Google is also rolling out auto-delete to YouTube, allowing users to delete their activity on YouTube. Users can choose the time period for the app to keep their data – three months, 18 months or until it is deleted – and Google will take care of the rest.

Google Assistant

Updates to Google Assistant have also been made, allowing it to easily understand and manage data. For example, users can ask Assistant “Hey Google, how do you keep my data safe?” and Assistant will provide information on how data is kept secure.

People will also be able to control their data with simple voice commands within the next few weeks, meaning they can ask for Assistant to delete things that were said to it. These features will be automatically added to Assistant so users don’t need to do anything to activate them.

Password security

Finally, Google is helping users strengthen their password protection with updates to its password manager. While password manager automatically protects passwords across different accounts, it is being made more powerful with the introduction of Password Checkup.

The new feature will tell users whether any of their passwords are weak or if they have been used across multiple sites, helping to promote better password habits. It will also inform users if their password has been compromised, such as in a third-party data breach.

Instagram launches Restrict feature

This new feature is a great option for individuals who are having issues with other users but don’t want to deal with the repercussions of blocking them outright, helping to reduce friction and conflict.

The number of women in executive marketing roles is declining

There has been a drop in the number of women working in marketing executive positions, according to the latest Diversity Best Practice (DBP) Inclusion Index and the #inclusion100 benchmark.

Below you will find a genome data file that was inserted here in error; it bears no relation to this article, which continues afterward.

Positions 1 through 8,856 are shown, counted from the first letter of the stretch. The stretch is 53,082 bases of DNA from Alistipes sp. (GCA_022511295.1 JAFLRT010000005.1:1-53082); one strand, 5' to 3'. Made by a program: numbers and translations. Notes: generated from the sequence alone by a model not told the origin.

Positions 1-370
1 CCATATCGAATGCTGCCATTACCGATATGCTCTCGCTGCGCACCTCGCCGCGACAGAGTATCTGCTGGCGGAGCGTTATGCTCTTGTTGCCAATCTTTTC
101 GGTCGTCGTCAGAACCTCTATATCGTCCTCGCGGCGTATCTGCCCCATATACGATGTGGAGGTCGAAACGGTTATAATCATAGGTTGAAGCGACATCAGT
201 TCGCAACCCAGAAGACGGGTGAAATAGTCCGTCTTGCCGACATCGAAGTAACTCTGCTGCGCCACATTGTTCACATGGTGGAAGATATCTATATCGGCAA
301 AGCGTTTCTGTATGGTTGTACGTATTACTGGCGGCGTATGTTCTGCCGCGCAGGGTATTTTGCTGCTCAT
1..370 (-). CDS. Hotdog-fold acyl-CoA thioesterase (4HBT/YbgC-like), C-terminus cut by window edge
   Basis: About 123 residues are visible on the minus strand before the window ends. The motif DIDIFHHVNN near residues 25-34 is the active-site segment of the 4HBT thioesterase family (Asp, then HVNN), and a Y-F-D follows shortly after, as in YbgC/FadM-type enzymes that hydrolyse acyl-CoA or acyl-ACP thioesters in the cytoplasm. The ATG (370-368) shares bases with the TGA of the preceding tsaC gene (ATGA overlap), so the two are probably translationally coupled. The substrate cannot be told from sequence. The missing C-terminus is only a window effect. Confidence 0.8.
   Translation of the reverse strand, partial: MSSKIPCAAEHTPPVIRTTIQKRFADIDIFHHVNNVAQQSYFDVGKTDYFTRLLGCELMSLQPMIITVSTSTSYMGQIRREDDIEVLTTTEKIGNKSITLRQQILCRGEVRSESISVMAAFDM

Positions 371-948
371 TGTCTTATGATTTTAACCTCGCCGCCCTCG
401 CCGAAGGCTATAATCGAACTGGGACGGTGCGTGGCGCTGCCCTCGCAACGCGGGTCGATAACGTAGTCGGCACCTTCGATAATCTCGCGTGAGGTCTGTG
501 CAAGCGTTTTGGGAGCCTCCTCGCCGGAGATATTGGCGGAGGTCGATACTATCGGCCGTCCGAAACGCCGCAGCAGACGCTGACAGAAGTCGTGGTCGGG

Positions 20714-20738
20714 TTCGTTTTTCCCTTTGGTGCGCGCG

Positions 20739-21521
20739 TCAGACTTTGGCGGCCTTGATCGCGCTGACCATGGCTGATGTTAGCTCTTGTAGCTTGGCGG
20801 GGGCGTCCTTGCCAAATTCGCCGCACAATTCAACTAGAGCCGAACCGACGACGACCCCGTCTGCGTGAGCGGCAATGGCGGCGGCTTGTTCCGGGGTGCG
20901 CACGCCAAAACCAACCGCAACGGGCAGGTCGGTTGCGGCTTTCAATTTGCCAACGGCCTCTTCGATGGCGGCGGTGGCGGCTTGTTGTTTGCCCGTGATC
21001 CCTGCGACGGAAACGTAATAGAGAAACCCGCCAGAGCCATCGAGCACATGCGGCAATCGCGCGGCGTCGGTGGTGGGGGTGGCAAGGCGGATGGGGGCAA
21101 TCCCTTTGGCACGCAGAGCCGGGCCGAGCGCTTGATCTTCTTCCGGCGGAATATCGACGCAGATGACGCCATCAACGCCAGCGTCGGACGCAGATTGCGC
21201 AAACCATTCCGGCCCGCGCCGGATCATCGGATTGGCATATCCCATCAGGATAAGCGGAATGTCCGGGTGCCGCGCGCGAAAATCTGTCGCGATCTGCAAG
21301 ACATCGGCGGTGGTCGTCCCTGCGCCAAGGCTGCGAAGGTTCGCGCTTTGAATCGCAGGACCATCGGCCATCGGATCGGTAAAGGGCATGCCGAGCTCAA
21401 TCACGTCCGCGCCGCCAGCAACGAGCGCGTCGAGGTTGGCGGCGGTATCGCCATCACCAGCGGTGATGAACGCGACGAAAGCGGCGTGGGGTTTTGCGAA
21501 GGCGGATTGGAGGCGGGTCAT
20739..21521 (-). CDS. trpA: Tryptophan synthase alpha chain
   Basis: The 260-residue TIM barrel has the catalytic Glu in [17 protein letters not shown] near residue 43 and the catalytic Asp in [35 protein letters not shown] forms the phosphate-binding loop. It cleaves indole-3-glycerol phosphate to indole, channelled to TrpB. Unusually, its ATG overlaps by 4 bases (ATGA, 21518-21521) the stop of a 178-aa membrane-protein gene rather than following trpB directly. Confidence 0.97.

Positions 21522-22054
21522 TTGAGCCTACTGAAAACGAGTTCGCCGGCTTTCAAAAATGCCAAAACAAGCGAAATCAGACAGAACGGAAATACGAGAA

Looking at the results by race paints shows that there has been an increase in the number of Asian women being hired into executive roles, with a 2% increase compared to last year. The representation of black women in these positions has remained steady at 1%.

However, both white women and Latinx women saw a decline in executive representation, with figures now standing at 24% and 0.3%, respectively.

While it is a shame that the results have not been more positive this year, they do highlight where work needs to be done and can be used to call on companies to hire more women into executive marketing roles.

Burger King milkshake tweet deemed ‘irresponsible’ for condoning anti-social behaviour

Following the incidents, one of which saw European MP Nigel Farage covered in milkshake, a number of establishments stopped selling milkshakes when election candidates were due to appear in certain locations. This included a McDonald’s in Edinburgh announcing that it would stop selling the drinks while Nigel Farage was at a rally in the city.

In response to this news, Burger King tweeted that it would still be selling milkshakes in Scotland, saying: “Dear people of Scotland. We’re selling milkshakes all weekend. Have fun. Love BK. #justsaying”. Burger King attempted to justify the tweet in a follow-up post, which said: “We’d never endorse violence – or wasting our delicious milkshakes! So enjoy the weekend and please drink responsibly people.”

The fast-food company defended the tweet saying that it was a “tongue-in-cheek reaction to recent events”. However, the ASA did not accept this response and was critical of the tweet, suggesting that it both encouraged and condones the anti-social behaviour. According to the ASA, 24 people complained that the tweet was offensive and encouraged violence.

“We considered the ad, therefore, condoned the previous anti-social behaviour and encouraged further instances. We, therefore, concluded that the ad was irresponsible.”

Twitter testing new ‘stream tweets’ feature

This means that users can go back to life before the introduction of Twitter’s algorithm-defined feed. It could also enable users to see tweets sooner, leading to more timely reactions and conversations on the platform.

News Roundup 15Th February 2023

Twitter has made some small tweaks to its platform, The CAP has announced new gambling ad rules, Google showcases plans for US location expansion and Instagram investigates bug that caused follower counts to fall

There are no big platform changes to unpick this week, although Twitter has announced three tiny changes to its platform, one to create clarity, another to make it easier to view profiles and the third is especially for Valentine’s Day.